The IQpac is a charger analyser for Ni-Cd/NiMH batteries providing the option of constant current or pulse charging. Technology featuring a rapid charge with battery capacity display provides the user with complete information on battery condition.
Saft's LM range of lithium manganese dioxide (LiMnO2) cylindrical primary cells combines a high voltage and rate capability, performance over a wide range of temperatures, no voltage delay when put into service and a long shelf life, all in a standard space envelope.
Peacekeepers and NGOs are confronted with many similar communications problems when they find themselves in trouble spots where public order has broken down
A breakthrough discovery by DSTO scientists will have a significant impact on future technology in many areas of sensing and communications, bringing the potential for dramatically improved wideband RF surveillance
Wireless technology may put doctors who don't rely on desktop computers and paper charts in a better position to treat their patients.
CMACS is a control and monitoring unit designed to measure remote site conditions and alert personnel by mobile phone SMS message if an alarm condition occurs. The site monitor may then be interrogated remotely by supervisory software for real-time measurement information or to take corrective action by activating digital outputs.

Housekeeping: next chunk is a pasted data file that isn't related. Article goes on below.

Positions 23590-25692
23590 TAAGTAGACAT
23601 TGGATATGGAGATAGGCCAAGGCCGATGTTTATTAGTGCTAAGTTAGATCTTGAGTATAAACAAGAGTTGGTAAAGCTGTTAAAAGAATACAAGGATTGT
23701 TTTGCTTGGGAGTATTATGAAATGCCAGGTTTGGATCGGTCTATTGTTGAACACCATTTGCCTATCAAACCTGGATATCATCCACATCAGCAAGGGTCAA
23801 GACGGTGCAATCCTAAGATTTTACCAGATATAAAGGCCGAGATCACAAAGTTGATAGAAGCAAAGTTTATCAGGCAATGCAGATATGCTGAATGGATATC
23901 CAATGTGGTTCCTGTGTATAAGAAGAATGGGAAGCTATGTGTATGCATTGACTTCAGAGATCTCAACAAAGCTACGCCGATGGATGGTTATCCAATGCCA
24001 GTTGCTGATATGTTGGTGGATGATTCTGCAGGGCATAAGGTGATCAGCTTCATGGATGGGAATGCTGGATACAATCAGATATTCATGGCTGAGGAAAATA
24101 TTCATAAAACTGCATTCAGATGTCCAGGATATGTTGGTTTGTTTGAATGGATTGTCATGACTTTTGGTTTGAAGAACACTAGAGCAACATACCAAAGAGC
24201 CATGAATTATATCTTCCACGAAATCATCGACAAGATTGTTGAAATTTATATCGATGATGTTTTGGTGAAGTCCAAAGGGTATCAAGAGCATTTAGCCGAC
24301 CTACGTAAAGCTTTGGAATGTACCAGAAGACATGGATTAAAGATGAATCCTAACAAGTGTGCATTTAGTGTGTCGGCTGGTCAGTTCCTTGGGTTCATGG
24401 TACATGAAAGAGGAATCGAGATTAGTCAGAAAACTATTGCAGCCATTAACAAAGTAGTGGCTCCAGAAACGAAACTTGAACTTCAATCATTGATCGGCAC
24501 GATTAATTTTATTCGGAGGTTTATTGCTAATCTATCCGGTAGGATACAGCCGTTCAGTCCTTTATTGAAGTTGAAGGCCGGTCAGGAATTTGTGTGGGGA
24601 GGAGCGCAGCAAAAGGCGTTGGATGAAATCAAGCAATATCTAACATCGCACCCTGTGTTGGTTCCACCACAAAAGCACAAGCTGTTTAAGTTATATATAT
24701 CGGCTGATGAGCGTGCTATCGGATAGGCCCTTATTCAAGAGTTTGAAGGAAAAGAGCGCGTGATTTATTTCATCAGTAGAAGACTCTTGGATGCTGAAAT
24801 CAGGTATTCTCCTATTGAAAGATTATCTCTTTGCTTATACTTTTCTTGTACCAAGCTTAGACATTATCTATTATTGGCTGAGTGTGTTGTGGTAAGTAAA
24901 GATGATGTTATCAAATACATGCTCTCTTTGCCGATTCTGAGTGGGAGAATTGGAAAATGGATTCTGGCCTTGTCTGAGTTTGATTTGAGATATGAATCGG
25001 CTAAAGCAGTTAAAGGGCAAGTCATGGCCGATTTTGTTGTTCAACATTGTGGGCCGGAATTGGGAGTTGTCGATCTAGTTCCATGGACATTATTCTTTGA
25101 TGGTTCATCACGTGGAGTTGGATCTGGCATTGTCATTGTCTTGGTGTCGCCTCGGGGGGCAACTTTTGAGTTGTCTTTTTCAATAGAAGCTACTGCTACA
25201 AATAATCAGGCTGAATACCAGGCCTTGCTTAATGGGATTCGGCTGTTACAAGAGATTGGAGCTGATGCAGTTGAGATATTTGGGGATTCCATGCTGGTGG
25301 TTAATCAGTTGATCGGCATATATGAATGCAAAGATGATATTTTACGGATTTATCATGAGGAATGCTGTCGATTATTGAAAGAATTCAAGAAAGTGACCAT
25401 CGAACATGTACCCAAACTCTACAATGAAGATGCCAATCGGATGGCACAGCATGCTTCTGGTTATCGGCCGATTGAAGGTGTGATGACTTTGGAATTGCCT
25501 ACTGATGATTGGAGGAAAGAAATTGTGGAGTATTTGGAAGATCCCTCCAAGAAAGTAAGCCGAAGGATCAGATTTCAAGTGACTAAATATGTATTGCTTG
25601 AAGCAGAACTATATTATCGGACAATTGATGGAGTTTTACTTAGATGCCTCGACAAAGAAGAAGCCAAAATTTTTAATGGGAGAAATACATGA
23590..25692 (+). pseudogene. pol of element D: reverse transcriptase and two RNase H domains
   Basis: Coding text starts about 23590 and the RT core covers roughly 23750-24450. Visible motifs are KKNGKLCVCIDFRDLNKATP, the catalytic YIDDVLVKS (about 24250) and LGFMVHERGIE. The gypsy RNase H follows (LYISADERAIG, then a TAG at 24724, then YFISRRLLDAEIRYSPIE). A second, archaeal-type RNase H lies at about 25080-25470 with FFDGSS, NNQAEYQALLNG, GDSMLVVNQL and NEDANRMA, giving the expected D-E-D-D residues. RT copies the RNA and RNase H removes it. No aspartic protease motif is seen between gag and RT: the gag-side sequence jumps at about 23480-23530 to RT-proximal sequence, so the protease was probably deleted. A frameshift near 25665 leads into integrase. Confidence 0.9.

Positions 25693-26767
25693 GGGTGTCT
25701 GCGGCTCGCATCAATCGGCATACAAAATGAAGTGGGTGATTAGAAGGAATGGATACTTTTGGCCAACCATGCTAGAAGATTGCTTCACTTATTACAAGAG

Researchers at the University of Missouri-Rolla (UMR) in the US and Motorola's Advanced Technology Center are developing three-dimensional switches and tiny fuel cells to improve the reception quality and extend the operating time for wireless communications and other wireless sensing devices.
Belkin has released its Bluetooth access point with USB print server. It is suitable for small office/home office (SOHO) and mobile road warriors with devices enabled with Bluetooth technology needing to connect to networks as well as printers.
In the future, mobile phone calls and television pictures could become a lot clearer thanks to tiny antennas thousands of times smaller than the width of a human hair. At least that's the speculation of a University of Southern California researcher who has been investigating nanotube transistors.